Directors: Dorota Kobiela and Hugh Welchman
Screenwriters: Dorota Kobiela, Hugh Welchman and Jacek Dehnel
Runtime: 94 mins.
Australian Release Date: 2 November 2017
Previewed at: The Reel Room, Sydney, on 16 October 2017.
Loving Vincent is the world’s first fully painted feature film and it’s both an animated bio-pic and a whoddunit that attempts to unravel the mystery surrounding the death of the 19th century Dutch painter Vincent van Gogh. It asks whether the great artist’s demise was caused by misadventure or suicide. We know he was volatile and had famously cut off one of his ears, but did he die from shooting himself in the stomach or was someone else responsible for pulling the trigger? In a most unusual way, the directors Dorota Kobiela and Hugh Welchman have created a journey of discovery to try and unearth the truth by presenting the evidence for the audience to ponder. The story was first shot as a live-action film with actors chosen for their resemblance to the characters they portray (which we know from van Gogh’s portraits); then each frame was carefully hand-painted in oils by 125 artists, creating 65,000 paintings in the style of the Dutch master.
Not long after van Gogh’s (Robert Gulaczyk) death, a postmaster (Chris O’Dowd) sends his wayward son Armand (Douglas Booth) to Paris to deliver a letter to Vincent’s brother, Theo (Cezary Lukaszewicz). There he learns from Vincent’s paint supplier Pere Tanguy (John Sessions) that Theo, too, has passed away. Tanguy also tells him that, at the time of his death, Vincent was poised on the brink of success. Armand becomes intrigued, wondering why someone would choose such a moment to end their life, so continues his travels in an attempt to find out exactly what happened. His journey takes him to Auvers-sur-Oise, an hour outside of Paris, where the artist spent the last 10 weeks of his life, and where Armand finds more intrigue and unanswered questions and gets involved with the village residents who knew Vincent. A meeting with the enigmatic Dr. Gachet (Jerome Flynn), his housekeeper Louise Chevalier (Helen McCrory) and the Doctor’s daughter, Marguerite (Saoirse Ronan), only add to the mystery and soon his questions embroil him in a clash with the local gendarmes - not helped by his predilection for absinthe!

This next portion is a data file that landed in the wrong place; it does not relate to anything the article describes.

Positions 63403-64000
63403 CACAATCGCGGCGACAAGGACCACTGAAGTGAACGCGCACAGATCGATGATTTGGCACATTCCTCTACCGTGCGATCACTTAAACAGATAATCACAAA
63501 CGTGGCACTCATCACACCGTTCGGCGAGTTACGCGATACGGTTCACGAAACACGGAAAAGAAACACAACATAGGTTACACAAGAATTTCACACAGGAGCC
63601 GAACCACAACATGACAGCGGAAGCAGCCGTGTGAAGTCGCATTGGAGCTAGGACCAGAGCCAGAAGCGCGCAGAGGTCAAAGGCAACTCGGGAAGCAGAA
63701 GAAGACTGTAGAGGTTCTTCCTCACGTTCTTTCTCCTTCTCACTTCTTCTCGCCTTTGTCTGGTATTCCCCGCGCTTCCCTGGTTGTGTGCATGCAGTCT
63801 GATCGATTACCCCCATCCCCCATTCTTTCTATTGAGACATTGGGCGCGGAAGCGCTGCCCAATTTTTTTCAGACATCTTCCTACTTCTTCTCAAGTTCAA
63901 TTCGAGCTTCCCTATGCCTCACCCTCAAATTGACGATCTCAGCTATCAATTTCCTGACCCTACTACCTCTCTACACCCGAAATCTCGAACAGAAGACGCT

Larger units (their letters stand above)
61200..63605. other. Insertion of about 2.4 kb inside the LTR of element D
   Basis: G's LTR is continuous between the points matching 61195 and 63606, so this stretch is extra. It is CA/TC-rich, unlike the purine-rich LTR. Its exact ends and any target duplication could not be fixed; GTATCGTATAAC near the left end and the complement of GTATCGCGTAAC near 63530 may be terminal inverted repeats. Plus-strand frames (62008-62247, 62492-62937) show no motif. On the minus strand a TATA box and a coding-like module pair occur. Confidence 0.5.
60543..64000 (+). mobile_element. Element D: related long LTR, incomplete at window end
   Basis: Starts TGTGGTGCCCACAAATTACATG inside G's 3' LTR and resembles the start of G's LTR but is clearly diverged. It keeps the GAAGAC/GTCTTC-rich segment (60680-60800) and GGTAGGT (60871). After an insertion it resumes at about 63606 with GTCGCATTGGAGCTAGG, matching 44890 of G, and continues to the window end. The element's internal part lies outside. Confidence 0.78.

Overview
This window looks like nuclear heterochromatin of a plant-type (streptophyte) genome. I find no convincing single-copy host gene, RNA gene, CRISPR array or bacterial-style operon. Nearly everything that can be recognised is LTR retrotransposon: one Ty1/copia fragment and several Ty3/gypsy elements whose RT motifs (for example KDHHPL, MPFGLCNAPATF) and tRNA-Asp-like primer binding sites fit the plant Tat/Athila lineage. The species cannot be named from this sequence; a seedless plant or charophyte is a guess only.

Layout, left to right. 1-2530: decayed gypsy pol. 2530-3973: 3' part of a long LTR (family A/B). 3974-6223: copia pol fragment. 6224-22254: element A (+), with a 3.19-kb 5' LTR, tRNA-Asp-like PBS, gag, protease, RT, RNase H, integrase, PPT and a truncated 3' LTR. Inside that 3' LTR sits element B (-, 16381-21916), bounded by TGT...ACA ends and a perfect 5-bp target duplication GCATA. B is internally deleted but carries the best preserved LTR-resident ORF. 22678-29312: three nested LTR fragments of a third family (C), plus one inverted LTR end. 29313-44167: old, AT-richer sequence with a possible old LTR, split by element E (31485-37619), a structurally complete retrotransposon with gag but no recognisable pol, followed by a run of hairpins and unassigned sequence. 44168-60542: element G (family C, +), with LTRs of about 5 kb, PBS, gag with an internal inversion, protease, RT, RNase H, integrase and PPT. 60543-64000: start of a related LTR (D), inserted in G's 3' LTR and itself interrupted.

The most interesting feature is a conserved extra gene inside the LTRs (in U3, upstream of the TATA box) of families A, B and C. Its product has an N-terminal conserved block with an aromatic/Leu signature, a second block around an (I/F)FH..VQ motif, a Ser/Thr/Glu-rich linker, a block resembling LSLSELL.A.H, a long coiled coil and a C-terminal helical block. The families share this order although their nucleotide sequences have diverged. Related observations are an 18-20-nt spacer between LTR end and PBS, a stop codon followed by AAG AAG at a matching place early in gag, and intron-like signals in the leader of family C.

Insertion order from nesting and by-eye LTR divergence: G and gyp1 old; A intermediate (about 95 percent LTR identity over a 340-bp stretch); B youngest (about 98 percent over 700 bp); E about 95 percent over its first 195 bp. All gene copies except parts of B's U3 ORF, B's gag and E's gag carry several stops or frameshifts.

Loving Vincent is a fascinating UK/Polish collaboration that involved hundreds of artists and crew working in three studios in two countries. Bringing all that together is a credit to the co-directors, Poland’s Dorota Kobiela and the UK’s Hugh Welchman. Van Gogh’s paintings were never fully recognised in his lifetime and yet they are considered the genesis of modernism for their unique style, so it’s important to try and understand the man. Apart from the secrets being pursued in the script, which are intriguing in themselves, the pictorial representation of the paintings is absolutely riveting and a must-see, not only for lovers of the master’s work but for anyone interested in this unique style of animation. One thing’s for certain, you’ll never look at a van Gogh painting in the same way again!